Letter (WCP342.342)



June 26th. 1845.1

Dear Sir2

I send you with this a box of duplicates which I hope will contain some acceptable specimens —

They are as follows —

Left side.

Rhagium inquisitor 5. 2 r[ight] hand are males
Proscarabaeus vulg[aris]. 4 sorry in such bad order, sh[oul]d be stuff:
Steropus Aethiops? 4
Pogonus chalceus 3
Gyrinus bicolor? 6
Limonius cylindricus. 3
Leiophleus [Leiophlaeus] nubilus 2. I send these because they are so much finer than specimens I took at Leic[ester]. — also look almost like another species —
Donacia lacunae. 6 )
Haltica pseudacori. 8 )
H[altica]. Erucae 6 )
Malachius viridis. 5 ) I will get you more of these as they occur —
Philopedon geminatus. 2 )
Hydronomus alismatis. 5 )
Erirhinus nereis )
Baris T. Album 2 )
Apion frumentarium 3 cards3 )
Typhoeus vulgaris 2 ♂’s —

[2] R[igh]t. side. upper part

Calathus fuscus. 3
Phylan gibbus 4
Amara convexior. 4
Opatrum tibiale. 4
Aegialia globosa. 9
Onthophagi to be named, & please return me specimens of the male & fem[ale]. of each species —
Donacia negra [nigra]. 6.
O[nthophagus]. ovatus I though[t] you had plenty I so have none by me but will get them.

In the lower division are a number of specimens I shall be obliged to you to name for me & return me the Peryphi & other single specimens — of the Aphodius & the others you can keep ½ the number yourself if they are worth having & return me the rest with the name. The series of Aphodius is from the highest mountain in South Wales or S. Britain. The Brecknockshire Beacons 2860 feet above sea4

I took a little excursion there the other day — I did not take many [3] Insects but some good ones —

Carabus catenulatus on the summit. (1) Loricera pilicornis & Helobia brevicollis very abundant & another Helobia very like H. nivalis which appears to be H. Marshallanea [Marshallana] & is I think a novelty in this part of the country — I took also Atopa cervina & Luperus flavipes & rufipes on my way, but my best capture was on my return when I had the good fortune to meet with one of the most beautiful & local of the British Coleoptera Trichius fasciatus5 — it was on the flower of a thistle (Cnicus heterophyllus) —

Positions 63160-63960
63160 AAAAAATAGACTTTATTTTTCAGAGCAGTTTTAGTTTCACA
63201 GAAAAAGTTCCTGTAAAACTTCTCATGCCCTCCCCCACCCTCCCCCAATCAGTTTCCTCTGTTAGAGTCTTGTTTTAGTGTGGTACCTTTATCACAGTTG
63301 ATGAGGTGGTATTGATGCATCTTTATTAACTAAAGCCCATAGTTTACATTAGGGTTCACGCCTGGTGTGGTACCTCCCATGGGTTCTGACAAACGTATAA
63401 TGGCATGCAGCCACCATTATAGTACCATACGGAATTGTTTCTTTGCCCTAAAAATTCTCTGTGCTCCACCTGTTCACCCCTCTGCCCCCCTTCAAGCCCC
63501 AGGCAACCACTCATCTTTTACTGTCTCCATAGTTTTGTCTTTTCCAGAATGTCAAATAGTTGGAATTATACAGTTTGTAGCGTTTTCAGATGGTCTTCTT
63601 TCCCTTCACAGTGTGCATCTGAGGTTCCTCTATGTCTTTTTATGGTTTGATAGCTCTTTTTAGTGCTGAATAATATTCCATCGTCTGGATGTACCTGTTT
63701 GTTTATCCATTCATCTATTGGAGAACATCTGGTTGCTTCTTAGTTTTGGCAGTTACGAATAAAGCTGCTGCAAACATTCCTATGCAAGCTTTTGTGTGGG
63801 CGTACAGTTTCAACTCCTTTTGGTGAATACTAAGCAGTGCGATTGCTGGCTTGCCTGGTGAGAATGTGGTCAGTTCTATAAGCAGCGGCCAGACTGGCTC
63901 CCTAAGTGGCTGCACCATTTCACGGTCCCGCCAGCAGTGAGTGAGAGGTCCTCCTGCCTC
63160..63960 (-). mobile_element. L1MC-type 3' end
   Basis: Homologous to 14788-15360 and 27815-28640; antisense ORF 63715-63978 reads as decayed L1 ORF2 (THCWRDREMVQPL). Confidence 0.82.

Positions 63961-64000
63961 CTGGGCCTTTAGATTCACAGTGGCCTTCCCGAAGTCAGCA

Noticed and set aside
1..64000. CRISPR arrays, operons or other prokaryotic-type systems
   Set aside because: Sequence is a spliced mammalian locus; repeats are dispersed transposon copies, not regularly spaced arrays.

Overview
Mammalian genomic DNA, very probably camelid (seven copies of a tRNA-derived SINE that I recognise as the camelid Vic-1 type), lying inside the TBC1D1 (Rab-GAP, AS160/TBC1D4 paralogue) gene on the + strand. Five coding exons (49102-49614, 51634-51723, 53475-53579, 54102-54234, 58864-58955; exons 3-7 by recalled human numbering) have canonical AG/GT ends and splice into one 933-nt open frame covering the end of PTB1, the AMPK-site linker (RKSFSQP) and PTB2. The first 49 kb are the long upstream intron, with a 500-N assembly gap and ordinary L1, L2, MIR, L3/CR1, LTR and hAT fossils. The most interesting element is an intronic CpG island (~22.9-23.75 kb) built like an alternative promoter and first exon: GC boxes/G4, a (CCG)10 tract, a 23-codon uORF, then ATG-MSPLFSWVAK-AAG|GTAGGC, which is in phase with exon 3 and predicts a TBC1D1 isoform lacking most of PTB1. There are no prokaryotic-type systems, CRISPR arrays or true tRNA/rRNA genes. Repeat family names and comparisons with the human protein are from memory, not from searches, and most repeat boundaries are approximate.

I took a few rare plants such as Saxifraga hypnoides, the Butterfly orchis Orchis (Platanthera bifolia) — the yellow Welsh Poppy (Meconopsis cambrica) &c. — The Colymbetes I send to be named I took in a mountain pool with C[olymbetes]. bipustulatus[.]

Nebria complanata has now become [4] very abundant but I have no room to send any this time. I have also taken a pair of Anomala Frishii [frischii] — and Hylobius abietis (?new here not on Mr. Dilwyn’s list.6) Clythra 4punctata [4-punctata] (!) (rare here).

I have spare specimens of Strangalia elongata & Aedemera cerulea — & 2 of Ophonus pubescens — I have also taken Clytus arietis[,] Dyscherius [Dyschirius] gibbus — a Rhynchites ?R. alliariae[,] an Agonum I think A. simpsoni — if so new to this part — Situated as I am I cannot afford to multiply Cabinets indefinitely or I should be glad to adopt your suggestions for arrangement — on your plan my whole Cab[inet]. would not, or barely contain the Brit[ish]. Coleoptera & for many years it would have a most bare appearance & deprive me of the use of any part of it for any thing else — on my plan I can get the Coleoptera very well in a dozen drawers & shall have the rest for Lepidoptera, a selection perhaps of the other orders & any [5] foreign[?] insects I may obtain. —